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Business law trends and developments Legal Post is watching in 2016

Deloitte has been ordered to pay Livent's receiver $118 million in a negligence suit

The year has started with a legal bang: the Ontario Court of Appeal’s blockbuster decision upholding the trial judgment in Livent v. Deloitte. That begs the immediate question of whether the accounting firm will this year seek to take the case to the Supreme Court of Canada. But that’s not the only thing Legal Post is looking for in 2016.

Will the Livent v. Deloitte saga continue?

Last week the Ontario Court of Appeal upheld a trial ruling that orders Deloitte pay $118 million in damages and interest to what’s left of Livent. The receiver in Livent sued Deloitte, claiming the auditing firm should have caught the frauds that ultimately resulted in the company’s 1998 filing for bankruptcy protection and the 2009 criminal convictions for the company’s founders Garth Drabinsky and Myron Gottlieb.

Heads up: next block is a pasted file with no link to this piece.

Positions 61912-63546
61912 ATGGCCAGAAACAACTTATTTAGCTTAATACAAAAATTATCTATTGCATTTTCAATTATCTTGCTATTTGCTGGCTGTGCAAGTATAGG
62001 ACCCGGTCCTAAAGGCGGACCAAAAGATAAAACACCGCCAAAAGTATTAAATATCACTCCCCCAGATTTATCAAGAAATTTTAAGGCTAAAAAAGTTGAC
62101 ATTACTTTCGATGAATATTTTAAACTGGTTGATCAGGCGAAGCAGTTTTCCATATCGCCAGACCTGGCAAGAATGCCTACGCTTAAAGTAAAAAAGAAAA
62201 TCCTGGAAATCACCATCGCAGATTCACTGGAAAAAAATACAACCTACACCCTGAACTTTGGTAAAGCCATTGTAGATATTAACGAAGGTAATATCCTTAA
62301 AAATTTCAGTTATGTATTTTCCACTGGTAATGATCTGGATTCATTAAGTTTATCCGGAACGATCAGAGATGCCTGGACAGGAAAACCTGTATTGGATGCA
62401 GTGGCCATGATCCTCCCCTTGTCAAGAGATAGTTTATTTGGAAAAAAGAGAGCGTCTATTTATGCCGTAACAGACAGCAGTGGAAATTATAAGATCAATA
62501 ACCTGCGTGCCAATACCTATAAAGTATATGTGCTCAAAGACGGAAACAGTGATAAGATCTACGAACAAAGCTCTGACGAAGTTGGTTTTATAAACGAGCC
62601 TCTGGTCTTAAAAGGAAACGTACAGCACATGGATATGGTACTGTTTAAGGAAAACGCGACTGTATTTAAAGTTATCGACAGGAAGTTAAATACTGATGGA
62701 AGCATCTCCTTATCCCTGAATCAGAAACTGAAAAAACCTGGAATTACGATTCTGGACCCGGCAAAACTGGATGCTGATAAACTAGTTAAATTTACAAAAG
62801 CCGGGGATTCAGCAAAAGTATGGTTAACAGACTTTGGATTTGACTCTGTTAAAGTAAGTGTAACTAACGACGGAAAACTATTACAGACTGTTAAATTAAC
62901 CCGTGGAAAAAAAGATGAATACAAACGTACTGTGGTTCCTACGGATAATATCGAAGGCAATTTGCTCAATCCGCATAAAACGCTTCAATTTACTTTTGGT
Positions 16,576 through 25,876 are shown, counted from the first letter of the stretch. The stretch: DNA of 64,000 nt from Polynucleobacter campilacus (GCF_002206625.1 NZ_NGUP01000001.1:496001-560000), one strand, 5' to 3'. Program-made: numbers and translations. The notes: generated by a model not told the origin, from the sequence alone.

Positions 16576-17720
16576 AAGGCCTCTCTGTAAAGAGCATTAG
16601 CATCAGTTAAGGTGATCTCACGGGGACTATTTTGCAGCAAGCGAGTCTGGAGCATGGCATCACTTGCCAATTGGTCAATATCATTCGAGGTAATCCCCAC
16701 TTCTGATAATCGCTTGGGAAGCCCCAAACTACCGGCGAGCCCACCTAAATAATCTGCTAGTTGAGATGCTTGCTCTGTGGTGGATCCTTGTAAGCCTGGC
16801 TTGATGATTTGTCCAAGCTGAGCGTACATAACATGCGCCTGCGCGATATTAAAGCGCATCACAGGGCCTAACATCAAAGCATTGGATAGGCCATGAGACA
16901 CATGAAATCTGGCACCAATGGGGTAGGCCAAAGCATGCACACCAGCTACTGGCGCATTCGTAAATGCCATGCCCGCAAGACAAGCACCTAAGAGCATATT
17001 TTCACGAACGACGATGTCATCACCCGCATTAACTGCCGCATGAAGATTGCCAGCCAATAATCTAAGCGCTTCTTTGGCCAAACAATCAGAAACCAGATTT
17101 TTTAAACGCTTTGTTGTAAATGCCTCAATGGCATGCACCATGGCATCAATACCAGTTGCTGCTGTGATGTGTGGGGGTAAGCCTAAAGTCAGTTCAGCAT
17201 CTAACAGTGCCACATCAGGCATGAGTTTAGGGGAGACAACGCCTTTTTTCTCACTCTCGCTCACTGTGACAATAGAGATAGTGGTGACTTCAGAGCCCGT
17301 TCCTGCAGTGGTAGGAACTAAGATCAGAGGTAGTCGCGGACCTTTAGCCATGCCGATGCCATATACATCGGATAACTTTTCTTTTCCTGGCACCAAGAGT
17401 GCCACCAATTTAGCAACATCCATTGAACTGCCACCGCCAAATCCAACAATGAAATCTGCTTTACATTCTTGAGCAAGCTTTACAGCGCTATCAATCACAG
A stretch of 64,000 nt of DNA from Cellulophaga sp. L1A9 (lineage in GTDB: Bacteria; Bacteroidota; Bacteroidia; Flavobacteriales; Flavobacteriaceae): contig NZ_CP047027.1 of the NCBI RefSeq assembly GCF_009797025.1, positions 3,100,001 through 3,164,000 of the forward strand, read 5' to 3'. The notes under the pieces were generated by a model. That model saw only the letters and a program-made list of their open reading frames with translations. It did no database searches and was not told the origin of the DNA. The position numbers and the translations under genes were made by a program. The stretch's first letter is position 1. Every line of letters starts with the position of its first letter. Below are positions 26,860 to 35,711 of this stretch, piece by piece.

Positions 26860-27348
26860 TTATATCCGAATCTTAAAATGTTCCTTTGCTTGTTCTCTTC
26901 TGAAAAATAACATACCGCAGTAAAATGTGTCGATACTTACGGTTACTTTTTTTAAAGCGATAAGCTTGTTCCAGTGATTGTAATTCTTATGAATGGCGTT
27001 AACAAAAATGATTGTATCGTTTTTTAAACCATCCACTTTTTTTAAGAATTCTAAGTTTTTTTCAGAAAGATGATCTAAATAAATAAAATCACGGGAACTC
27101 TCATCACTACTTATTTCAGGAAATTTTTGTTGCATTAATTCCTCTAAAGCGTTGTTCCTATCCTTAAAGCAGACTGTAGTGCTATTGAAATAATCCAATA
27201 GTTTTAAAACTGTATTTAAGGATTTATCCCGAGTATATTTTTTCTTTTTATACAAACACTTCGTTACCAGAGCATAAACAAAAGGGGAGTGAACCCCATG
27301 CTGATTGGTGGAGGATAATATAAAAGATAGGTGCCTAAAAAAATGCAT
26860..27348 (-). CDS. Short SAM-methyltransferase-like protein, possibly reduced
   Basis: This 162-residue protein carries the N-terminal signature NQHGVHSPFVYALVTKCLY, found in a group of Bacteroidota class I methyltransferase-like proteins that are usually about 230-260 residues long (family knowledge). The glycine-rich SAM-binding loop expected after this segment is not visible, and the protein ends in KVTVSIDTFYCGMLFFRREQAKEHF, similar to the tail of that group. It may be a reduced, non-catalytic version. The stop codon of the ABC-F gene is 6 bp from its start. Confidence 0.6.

Deloitte has fought back, first defending itself at the trial and then arguing the appeal that resulted in last week’s decision. Deloitte says it’s still reviewing the Court of Appeal decision. But it would be little surprise if Deloitte seeks leave to appeal the case to the Supreme Court of Canada, and not just because of the dollars at stake.

Canadian case law says corporate auditors are liable only to the corporations that hire them, and not the company’s investors. The Deloitte case is quirky. Livent’s receiver is directing this case, so it technically is a situation of the company suing its auditors. That said, it’s the creditors who will ultimately benefit from a recovery.

If Deloitte obtains leave to appeal, it opens the door for the Supreme Court to reconsider the relationship between auditors and investors.

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